How Can a Mentor Benefit Your Career?

See Why You Need an Experienced Advisor

Young woman getting advice from mentor in office setting
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The word "mentor" has its roots in Greek mythology—Homer's Odyssey to be exact—but the importance of this concept to career success is no myth. An experienced colleague, known as a mentor, can provide invaluable help to you as you begin your career and advance in it.

When you are starting out you obviously know very little. Don't be offended. It's not you. It's just your lack of experience. You'll probably make a lot of mistakes and miss out on many opportunities, but you can limit how often this happens by finding a mentor.

You have a lot to gain by forming a relationship with a seasoned colleague who is willing to share his or her wisdom with a protégé (that would be you). A mentor can guide you through tricky situations and can provide helpful insight about growing your career. And don't worry about this relationship being too one-sided. Your mentor will hone his leadership skills by helping you.

What Can Your Mentor Do for You?

  • She can help you navigate tricky situations you may encounter at work and can give you advice on how to resolve them. Whatever you're going through, there's a good chance she has been through the same thing or knows someone who has.

  • He can help you score coveted invitations to industry events and introduce you to influential people in your field.

  • Your mentor can alert you to new job opportunities to which only those in her position may be privy.

  • He will know what skills will help you do your job better and can tell you how to acquire them.

  • If your employer offers you a promotion or you get a job offer from another company, your mentor can help you decide whether to accept it.

  • She can help you figure out when to ask for a raise and then give you advice on how to do it properly.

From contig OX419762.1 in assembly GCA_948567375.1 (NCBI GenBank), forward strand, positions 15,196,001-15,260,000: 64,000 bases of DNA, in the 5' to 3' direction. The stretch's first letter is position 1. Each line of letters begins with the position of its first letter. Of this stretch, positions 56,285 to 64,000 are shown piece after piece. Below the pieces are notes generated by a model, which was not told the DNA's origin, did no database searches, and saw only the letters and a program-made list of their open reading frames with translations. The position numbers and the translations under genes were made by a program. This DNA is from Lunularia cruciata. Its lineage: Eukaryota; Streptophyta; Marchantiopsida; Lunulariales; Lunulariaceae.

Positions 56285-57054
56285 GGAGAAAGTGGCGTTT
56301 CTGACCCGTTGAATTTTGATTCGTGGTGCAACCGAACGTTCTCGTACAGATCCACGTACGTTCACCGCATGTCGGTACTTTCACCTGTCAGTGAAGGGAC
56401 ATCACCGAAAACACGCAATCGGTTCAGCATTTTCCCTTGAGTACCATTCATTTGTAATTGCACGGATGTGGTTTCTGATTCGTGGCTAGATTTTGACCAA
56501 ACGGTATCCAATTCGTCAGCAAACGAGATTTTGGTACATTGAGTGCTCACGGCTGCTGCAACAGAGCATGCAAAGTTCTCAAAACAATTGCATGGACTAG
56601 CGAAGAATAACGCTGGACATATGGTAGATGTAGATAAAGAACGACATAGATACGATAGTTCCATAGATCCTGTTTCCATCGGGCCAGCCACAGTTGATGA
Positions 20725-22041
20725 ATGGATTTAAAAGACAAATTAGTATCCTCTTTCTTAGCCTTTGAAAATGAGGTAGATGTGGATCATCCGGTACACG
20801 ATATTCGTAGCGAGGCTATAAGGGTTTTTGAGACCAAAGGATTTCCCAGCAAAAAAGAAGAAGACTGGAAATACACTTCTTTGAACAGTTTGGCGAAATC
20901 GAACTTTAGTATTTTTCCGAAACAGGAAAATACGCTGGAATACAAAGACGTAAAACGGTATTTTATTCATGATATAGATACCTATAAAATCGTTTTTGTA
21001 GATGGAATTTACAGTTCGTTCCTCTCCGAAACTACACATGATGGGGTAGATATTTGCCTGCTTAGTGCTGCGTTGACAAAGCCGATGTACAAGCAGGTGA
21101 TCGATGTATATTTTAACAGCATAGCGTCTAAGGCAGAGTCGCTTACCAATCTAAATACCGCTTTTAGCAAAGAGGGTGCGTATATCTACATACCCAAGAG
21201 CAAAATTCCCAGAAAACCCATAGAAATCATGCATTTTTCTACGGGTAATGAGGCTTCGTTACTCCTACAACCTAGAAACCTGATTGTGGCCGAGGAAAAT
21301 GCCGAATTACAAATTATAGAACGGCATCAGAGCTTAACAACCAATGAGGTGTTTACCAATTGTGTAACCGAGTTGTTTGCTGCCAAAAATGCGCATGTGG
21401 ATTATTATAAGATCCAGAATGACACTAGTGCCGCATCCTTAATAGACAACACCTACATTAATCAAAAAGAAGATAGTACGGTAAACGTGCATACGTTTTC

How to Find a Mentor

Now that you've learned what a mentor can do for you, you probably want to find one as soon as possible.

If you are lucky enough to work for a company that has a formal mentoring program, you might be matched with one when you start your job. Some employers that have such programs only make it available to those who ask. The human resources department should be able to direct you if you.

If the organization you work for doesn't have a formal program, then you will have to look for a mentor on your own. Remember this person does not have to work for the same company. Consult your network to see if anyone is willing to take on this role or knows someone who is. Check with any professional organizations you are a member of—if you don't belong to one, you should consider joining—to find out if it has a mentoring program. Many do.

Tips for Having a Successful Relationship

  • Choose a mentor whose goals are similar to your own.

  • Find someone who is in the same career field you are.

  • Make sure your mentor has an adequate amount of time to give to this relationship. Can he meet with you on a regular basis? Is she receptive to answering questions or helping with issues as they arise?

  • Don't wait for someone to make the first move. Since you are the one who will reap most of the benefits from the relationship, take the initial step in establishing contact with a person you think will be a good advisor.

  • You must make the time to participate. For example, if your mentor wants to meet with you before or after work, don't make excuses about being too busy or tired.

Eventually, you will be in a position to give advice to someone who is just starting out. Honor your mentor by paying it forward and doing for another person what he or she did for you.